I have not, but I think that they are a great idea for lower powered routers or router plates that don't have a large enough opening for a horizontal RP bit. I know my Freud bit barely clears my plate hole. My only concern would be keeping the work piece stable and steady on it's edge. Maybe a sled would help with that.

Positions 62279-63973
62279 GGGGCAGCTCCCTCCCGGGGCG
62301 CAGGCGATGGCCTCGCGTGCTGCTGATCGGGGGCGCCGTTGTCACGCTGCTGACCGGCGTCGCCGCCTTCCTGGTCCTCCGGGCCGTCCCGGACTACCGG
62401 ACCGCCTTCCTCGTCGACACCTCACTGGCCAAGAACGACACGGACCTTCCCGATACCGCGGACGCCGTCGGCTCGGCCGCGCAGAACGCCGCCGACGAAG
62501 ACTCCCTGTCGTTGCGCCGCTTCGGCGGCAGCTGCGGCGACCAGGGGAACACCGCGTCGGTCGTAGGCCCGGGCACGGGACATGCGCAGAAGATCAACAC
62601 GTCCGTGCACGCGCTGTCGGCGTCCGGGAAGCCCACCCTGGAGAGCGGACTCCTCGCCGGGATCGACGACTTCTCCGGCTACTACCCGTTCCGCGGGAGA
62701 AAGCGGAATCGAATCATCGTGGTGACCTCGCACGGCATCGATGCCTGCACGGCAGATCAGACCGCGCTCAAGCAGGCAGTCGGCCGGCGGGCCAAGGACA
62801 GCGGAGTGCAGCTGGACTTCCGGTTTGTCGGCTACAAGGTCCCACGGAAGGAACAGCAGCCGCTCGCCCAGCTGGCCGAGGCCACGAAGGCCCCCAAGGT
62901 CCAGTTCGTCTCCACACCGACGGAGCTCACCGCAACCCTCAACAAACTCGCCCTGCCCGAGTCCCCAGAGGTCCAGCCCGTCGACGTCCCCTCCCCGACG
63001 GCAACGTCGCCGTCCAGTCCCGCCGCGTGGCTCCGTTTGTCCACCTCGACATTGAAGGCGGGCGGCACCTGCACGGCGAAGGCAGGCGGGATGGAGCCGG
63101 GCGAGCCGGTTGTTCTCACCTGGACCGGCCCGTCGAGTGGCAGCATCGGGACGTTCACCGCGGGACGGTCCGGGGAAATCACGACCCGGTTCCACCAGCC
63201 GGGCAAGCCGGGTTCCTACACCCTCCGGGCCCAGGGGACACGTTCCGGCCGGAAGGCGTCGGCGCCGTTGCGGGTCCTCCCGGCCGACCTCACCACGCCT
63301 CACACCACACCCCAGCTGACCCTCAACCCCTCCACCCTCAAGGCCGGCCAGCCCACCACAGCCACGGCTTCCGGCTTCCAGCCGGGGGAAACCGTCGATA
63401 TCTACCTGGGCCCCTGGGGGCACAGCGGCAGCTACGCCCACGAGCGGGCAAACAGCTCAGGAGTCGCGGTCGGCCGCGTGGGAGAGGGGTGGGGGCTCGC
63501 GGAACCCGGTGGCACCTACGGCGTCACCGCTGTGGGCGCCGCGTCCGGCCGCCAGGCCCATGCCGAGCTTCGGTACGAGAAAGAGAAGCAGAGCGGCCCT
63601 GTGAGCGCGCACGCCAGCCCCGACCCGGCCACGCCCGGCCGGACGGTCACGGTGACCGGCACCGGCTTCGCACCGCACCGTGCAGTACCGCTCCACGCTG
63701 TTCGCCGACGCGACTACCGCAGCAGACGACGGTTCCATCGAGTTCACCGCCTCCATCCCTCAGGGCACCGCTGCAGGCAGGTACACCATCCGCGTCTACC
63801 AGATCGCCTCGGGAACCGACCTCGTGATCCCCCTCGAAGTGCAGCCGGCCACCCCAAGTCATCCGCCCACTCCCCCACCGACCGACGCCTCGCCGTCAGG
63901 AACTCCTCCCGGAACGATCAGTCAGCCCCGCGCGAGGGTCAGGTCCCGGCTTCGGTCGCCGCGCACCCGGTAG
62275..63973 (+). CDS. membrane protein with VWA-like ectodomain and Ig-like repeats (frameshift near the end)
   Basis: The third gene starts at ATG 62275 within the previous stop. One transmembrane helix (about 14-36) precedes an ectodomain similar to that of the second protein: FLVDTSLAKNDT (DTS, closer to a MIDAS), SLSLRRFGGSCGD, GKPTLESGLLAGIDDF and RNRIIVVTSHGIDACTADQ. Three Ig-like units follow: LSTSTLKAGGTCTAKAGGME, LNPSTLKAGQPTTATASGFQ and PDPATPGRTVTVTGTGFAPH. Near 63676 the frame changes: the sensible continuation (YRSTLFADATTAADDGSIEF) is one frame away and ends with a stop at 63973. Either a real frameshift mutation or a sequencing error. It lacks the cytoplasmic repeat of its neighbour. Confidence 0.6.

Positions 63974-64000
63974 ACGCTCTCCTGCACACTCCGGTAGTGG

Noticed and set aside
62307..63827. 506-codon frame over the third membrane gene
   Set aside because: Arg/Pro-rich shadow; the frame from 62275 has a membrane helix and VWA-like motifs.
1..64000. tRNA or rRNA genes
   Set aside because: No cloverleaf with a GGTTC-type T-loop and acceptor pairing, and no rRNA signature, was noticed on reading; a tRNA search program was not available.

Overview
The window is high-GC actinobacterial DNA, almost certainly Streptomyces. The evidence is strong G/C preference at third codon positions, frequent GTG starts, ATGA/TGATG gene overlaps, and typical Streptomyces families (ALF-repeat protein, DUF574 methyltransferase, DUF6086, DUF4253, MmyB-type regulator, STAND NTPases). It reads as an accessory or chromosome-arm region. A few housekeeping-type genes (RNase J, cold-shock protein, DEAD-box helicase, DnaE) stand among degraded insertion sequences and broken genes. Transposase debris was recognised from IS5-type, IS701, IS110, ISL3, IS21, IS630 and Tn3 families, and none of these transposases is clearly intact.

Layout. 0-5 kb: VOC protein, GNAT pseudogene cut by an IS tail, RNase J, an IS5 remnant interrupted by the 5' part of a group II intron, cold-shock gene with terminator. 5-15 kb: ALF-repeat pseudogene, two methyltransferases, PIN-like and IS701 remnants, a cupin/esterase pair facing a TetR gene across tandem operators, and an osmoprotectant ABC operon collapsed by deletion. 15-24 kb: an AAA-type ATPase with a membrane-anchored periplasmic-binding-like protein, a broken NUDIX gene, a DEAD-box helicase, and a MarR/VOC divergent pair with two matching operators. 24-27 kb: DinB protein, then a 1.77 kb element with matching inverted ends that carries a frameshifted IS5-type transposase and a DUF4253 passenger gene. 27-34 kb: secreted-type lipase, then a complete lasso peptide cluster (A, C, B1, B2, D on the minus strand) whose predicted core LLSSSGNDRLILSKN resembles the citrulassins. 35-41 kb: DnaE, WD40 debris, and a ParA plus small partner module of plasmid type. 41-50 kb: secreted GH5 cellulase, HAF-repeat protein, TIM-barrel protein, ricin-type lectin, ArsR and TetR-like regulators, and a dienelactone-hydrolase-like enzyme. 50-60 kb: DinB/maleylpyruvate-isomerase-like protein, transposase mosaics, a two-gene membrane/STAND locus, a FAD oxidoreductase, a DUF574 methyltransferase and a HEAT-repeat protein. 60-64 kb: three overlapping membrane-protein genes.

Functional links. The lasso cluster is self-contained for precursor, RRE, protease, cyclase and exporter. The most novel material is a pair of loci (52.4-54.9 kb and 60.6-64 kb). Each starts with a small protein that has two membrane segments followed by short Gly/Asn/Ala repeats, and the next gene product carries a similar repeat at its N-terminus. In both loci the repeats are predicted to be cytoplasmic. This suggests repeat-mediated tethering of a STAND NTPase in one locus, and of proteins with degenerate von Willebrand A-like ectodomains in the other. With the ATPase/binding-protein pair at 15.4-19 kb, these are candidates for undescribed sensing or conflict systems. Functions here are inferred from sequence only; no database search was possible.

A Vertical Raised Panel Bit is well-suited for a router table with a fixed speed router or where the insert opening won't accept a large diameter conventional raised panel bit. However, to insure safe operation, you must use a high fence to support the vertical panel and feather boards to keep it tight to the face of that fence. I use conventional horizontal bits on my router table (it has a Milwaukee 3-1/2 HP variable speed router), but I made the sliding jig shown below for making Shaker-style panels on my table saw. The easiest method is a high fence. As an alternative you could adapt my style of sliding jig to a router table that had a miter slot on the left side away from the bit. Move your router table fence back out of the way to allow this sled to move down the miter slot against the bit from the left side so you are not climb cutting. The clamping caul will hold the panel in place and you can feed it through safely. This jig has a miter runner that can be adjusted to position the unit the appropriate distance from the blade (or bit). You could set the jig parallel by using your fence, move the fence out of the way and then raise the bit to the correct height and then slide the jig/panel past the bit. Safe way to do it so the panel stays secured.